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By Aaron Dodson and The Baltimore Sun | May 15, 2014
Mounted next to Stall 40 in the Preakness Stakes barn at Pimlico Race Course is a three-foot plaque emblazoned by black-eyed susan flowers. Each year, Stall 40 houses the Kentucky Derby winning thoroughbred, and the adjacent wooden sign commemorates the horses that ended their stay at Pimlico with a Preakness victory. If trainers were immortalized on the plague, John Servis would find his name near the bottom, next to one of the latest celebrated horses. Ten years ago, Servis trained Smarty Jones to wins in the 2004 Derby and Preakness before just falling short of claiming the Triple Crown with a second-place finish at the Belmont Stakes.
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By Aaron Dodson and The Baltimore Sun | May 15, 2014
Mounted next to Stall 40 in the Preakness Stakes barn at Pimlico Race Course is a three-foot plaque emblazoned by black-eyed susan flowers. Each year, Stall 40 houses the Kentucky Derby winning thoroughbred, and the adjacent wooden sign commemorates the horses that ended their stay at Pimlico with a Preakness victory. If trainers were immortalized on the plague, John Servis would find his name near the bottom, next to one of the latest celebrated horses. Ten years ago, Servis trained Smarty Jones to wins in the 2004 Derby and Preakness before just falling short of claiming the Triple Crown with a second-place finish at the Belmont Stakes.
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SPORTS
By Tom Keyser and Tom Keyser,SUN STAFF | May 31, 2004
CHARLES TOWN, W.Va. -- When Joe Servis was 16 and embarking upon a life in racing, his father, Fred, a Philadelphia milkman, put his arm around him and said: "There's a lot I haven't been able to give you. But I've given you my name. Don't do anything to disgrace it." Servis, 72, recalls the moment haltingly, choking back emotion. Even though Servis was going to the racetrack instead of back to his junior year in high school, his father supported him. Servis never forgot. Years later, when Joe Servis' son John was 14 and stubbornly committed to becoming a horse trainer, the senior Servis never wavered.
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By Jeff Barker, The Baltimore Sun | May 14, 2010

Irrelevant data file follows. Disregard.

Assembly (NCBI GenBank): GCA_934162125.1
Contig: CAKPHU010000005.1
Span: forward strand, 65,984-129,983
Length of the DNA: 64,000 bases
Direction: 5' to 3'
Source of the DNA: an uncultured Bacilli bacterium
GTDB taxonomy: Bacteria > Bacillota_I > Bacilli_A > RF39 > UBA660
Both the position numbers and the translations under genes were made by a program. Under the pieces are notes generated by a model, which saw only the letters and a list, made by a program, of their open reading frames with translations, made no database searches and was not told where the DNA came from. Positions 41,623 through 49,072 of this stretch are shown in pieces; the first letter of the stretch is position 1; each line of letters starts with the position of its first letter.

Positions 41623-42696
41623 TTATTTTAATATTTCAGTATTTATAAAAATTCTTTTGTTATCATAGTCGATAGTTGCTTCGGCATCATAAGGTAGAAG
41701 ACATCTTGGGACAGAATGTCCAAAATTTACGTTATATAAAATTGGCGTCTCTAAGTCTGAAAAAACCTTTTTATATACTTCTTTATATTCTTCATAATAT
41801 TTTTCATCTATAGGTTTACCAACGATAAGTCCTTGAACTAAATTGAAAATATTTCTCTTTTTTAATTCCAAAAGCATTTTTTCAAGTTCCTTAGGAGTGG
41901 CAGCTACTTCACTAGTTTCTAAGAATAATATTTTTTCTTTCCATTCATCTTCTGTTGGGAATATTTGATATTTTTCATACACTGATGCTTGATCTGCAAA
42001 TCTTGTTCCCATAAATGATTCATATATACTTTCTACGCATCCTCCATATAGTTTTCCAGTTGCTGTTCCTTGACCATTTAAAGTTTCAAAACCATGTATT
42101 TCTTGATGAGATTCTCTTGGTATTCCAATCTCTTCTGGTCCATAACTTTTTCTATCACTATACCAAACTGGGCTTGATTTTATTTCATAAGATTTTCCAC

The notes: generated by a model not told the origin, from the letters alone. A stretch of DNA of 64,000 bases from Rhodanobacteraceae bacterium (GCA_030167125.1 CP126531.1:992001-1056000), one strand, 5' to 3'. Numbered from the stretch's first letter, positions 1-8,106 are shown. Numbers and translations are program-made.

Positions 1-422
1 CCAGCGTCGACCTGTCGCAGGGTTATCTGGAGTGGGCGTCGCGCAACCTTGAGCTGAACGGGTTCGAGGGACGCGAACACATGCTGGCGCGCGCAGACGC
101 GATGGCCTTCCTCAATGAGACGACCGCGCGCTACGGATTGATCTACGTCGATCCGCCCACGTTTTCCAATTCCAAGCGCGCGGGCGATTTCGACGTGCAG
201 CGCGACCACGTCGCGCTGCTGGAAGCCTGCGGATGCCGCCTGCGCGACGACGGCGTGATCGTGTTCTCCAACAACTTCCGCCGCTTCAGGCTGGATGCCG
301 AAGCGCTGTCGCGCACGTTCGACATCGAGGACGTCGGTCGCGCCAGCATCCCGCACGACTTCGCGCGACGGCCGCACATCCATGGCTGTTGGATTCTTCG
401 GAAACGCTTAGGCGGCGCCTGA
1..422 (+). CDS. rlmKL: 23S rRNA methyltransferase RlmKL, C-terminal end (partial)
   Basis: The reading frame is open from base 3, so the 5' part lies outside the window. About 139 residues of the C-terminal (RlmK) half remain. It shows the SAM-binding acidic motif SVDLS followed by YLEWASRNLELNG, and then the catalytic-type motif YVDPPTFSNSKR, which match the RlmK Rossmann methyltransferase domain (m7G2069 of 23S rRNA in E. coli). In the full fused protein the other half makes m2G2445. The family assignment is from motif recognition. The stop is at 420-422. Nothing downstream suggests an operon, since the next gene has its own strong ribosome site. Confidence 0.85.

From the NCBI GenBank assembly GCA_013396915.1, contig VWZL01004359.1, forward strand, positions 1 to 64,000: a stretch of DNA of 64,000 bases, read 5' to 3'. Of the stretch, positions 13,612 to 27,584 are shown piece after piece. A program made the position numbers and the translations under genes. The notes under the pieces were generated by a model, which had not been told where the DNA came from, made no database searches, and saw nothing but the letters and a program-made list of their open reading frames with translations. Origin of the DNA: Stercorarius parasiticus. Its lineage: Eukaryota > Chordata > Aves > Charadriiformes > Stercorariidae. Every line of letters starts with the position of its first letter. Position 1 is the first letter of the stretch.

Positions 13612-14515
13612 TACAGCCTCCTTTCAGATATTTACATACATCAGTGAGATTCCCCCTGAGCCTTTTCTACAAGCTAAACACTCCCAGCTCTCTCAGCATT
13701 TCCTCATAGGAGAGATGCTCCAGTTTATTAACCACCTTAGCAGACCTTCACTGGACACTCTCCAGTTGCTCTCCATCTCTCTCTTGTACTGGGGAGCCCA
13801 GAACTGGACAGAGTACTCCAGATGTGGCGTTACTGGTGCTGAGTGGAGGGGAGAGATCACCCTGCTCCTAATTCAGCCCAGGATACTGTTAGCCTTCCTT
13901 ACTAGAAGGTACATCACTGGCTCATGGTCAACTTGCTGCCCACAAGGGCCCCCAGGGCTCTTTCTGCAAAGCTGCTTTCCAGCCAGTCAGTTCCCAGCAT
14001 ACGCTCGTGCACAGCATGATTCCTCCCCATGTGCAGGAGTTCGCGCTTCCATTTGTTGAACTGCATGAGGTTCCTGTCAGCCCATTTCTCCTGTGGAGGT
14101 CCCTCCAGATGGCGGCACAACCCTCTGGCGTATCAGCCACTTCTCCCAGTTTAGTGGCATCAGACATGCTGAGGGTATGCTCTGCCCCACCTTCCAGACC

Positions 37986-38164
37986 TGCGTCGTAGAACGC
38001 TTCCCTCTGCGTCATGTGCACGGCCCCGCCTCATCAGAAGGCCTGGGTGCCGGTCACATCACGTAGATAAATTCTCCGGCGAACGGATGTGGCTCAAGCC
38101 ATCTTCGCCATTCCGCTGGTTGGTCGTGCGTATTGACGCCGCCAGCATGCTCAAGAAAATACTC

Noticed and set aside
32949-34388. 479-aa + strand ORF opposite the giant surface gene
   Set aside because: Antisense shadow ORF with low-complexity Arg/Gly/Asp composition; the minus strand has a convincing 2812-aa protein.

Funny Cide's owners swear they were never especially superstitious. At least not until the former high school buddies opted to save on transportation money by renting a school bus to take them from their hotel to Churchill Downs in May 2003. After their long shot gelding won the Kentucky Derby that day, they rented exactly the same sort of iconic yellow buses to transport them to the Preakness (which they won) and the Belmont (they lost). "We were going to ride those school buses as long as they would take us," co-owner Jack Knowlton said this week.
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By Tom Keyser and Tom Keyser,SUN STAFF | May 15, 2004
The first words out of John Servis' mouth on national television after the Kentucky Derby were: "Absolutely masterful ride. Unbelievable ride by Stewart." Stewart Elliott had ridden the Servis-trained Smarty Jones to a 2 3/4 -length victory in the country's biggest race. Friends for more than two decades, Servis and Elliott became the first trainer-jockey combination to win the Derby in their first try since Marylanders Bud Delp and Ron Franklin with Spectacular Bid in 1979. "For two friends in the same business to come up with a horse and be able to go and win the Kentucky Derby, that's pretty amazing," said Elliott, who will ride Smarty Jones today in the Preakness.
SPORTS
By Peter Schmuck and Peter Schmuck,SUN STAFF | May 16, 2004
Jockey Stewart Elliott looked over his shoulder as Smarty Jones ran away from the Preakness field yesterday, hoping to see Rock Hard Ten and Eddington drop away as he charged to a record victory in the second leg of thoroughbred racing's Triple Crown. "There was nobody in front of me," Elliott said. "I was concerned if anybody was coming from behind. Once I asked him, we straightened up and I asked him, I just exploded. Then I looked back and saw nobody was even coming, so it was going to be pretty easy."
SPORTS
By Tom Keyser and Tom Keyser,SUN STAFF | May 7, 2004